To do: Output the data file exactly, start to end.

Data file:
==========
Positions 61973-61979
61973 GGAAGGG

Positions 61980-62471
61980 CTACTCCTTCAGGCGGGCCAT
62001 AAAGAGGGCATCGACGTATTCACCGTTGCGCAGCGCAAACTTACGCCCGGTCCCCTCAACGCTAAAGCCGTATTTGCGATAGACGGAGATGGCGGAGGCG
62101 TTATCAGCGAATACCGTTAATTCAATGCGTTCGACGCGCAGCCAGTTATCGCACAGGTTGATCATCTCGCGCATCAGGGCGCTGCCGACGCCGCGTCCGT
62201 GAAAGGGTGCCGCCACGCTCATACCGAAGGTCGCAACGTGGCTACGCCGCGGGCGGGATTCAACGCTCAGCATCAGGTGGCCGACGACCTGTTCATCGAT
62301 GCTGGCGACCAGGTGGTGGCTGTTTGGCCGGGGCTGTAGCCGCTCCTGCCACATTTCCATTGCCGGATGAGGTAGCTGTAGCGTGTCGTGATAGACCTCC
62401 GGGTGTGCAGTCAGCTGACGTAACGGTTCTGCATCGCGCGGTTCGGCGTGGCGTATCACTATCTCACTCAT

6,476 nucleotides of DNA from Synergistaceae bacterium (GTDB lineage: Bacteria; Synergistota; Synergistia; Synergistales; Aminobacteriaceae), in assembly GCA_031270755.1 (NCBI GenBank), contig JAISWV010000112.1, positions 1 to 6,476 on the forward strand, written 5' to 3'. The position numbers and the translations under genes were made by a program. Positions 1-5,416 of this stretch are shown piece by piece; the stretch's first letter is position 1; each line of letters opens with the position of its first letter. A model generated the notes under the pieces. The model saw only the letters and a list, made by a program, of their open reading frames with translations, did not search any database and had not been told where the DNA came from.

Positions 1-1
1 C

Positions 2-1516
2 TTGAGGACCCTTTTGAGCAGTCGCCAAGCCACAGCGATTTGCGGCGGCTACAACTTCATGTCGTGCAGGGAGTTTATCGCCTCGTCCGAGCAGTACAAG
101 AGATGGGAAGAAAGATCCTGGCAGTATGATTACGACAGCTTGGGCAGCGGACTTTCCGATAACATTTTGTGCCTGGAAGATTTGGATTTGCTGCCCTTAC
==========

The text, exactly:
Positions 61973-61979
61973 GGAAGGG

Positions 61980-62471
61980 CTACTCCTTCAGGCGGGCCAT
62001 AAAGAGGGCATCGACGTATTCACCGTTGCGCAGCGCAAACTTACGCCCGGTCCCCTCAACGCTAAAGCCGTATTTGCGATAGACGGAGATGGCGGAGGCG
62101 TTATCAGCGAATACCGTTAATTCAATGCGTTCGACGCGCAGCCAGTTATCGCACAGGTTGATCATCTCGCGCATCAGGGCGCTGCCGACGCCGCGTCCGT
62201 GAAAGGGTGCCGCCACGCTCATACCGAAGGTCGCAACGTGGCTACGCCGCGGGCGGGATTCAACGCTCAGCATCAGGTGGCCGACGACCTGTTCATCGAT
62301 GCTGGCGACCAGGTGGTGGCTGTTTGGCCGGGGCTGTAGCCGCTCCTGCCACATTTCCATTGCCGGATGAGGTAGCTGTAGCGTGTCGTGATAGACCTCC
62401 GGGTGTGCAGTCAGCTGACGTAACGGTTCTGCATCGCGCGGTTCGGCGTGGCGTATCACTATCTCACTCAT

6,476 nucleotides of DNA from Synergistaceae bacterium (GTDB lineage: Bacteria; Synergistota; Synergistia; Synergistales; Aminobacteriaceae), in assembly GCA_031270755.1 (NCBI GenBank), contig JAISWV010000112.1, positions 1 to 6,476 on the forward strand, written 5' to 3'. The position numbers and the translations under genes were made by a program. Positions 1-5,416 of this stretch are shown piece by piece; the stretch's first letter is position 1; each line of letters opens with the position of its first letter. A model generated the notes under the pieces. The model saw only the letters and a list, made by a program, of their open reading frames with translations, did not search any database and had not been told where the DNA came from.

Positions 1-1
1 C

Positions 2-1516
2 TTGAGGACCCTTTTGAGCAGTCGCCAAGCCACAGCGATTTGCGGCGGCTACAACTTCATGTCGTGCAGGGAGTTTATCGCCTCGTCCGAGCAGTACAAG
101 AGATGGGAAGAAAGATCCTGGCAGTATGATTACGACAGCTTGGGCAGCGGACTTTCCGATAACATTTTGTGCCTGGAAGATTTGGATTTGCTGCCCTTAC